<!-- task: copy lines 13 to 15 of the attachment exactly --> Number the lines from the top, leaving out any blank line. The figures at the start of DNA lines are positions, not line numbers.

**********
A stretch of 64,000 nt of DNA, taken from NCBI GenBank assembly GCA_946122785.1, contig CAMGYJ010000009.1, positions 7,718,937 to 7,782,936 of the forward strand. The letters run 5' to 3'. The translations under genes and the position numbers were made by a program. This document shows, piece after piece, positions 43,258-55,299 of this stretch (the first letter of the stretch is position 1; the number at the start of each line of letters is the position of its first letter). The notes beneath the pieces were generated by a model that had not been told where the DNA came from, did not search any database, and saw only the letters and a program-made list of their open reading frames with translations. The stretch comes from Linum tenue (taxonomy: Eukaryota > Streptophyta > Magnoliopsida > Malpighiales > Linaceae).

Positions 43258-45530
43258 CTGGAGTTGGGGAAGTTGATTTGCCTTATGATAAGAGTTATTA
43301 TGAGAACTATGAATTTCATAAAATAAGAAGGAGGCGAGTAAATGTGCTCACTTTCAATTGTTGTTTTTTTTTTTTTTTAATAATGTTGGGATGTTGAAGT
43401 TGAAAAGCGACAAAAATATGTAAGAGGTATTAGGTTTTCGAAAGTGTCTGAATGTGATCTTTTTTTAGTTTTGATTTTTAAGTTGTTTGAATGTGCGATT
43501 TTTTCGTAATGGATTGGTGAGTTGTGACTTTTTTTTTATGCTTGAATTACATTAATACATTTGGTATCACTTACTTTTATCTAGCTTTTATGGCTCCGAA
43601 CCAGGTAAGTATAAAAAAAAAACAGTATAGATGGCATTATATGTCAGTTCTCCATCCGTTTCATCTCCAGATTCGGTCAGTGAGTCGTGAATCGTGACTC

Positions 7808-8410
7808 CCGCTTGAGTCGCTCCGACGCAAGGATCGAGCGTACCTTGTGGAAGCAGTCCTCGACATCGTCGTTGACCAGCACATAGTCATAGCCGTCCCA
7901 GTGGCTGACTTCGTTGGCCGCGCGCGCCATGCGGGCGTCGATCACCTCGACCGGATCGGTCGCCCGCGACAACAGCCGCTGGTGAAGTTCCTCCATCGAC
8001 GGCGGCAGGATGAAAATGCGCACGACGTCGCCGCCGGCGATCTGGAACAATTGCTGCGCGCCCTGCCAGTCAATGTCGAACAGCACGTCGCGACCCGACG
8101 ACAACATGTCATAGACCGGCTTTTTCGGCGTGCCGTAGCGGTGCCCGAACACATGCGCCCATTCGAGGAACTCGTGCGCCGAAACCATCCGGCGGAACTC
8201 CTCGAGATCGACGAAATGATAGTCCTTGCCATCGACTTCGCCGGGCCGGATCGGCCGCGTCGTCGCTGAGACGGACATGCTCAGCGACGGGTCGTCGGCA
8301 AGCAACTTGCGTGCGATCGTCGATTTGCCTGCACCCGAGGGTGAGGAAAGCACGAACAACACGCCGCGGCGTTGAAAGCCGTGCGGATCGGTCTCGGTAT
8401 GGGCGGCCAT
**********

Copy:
8201 CTCGAGATCGACGAAATGATAGTCCTTGCCATCGACTTCGCCGGGCCGGATCGGCCGCGTCGTCGCTGAGACGGACATGCTCAGCGACGGGTCGTCGGCA
8301 AGCAACTTGCGTGCGATCGTCGATTTGCCTGCACCCGAGGGTGAGGAAAGCACGAACAACACGCCGCGGCGTTGAAAGCCGTGCGGATCGGTCTCGGTAT
8401 GGGCGGCCAT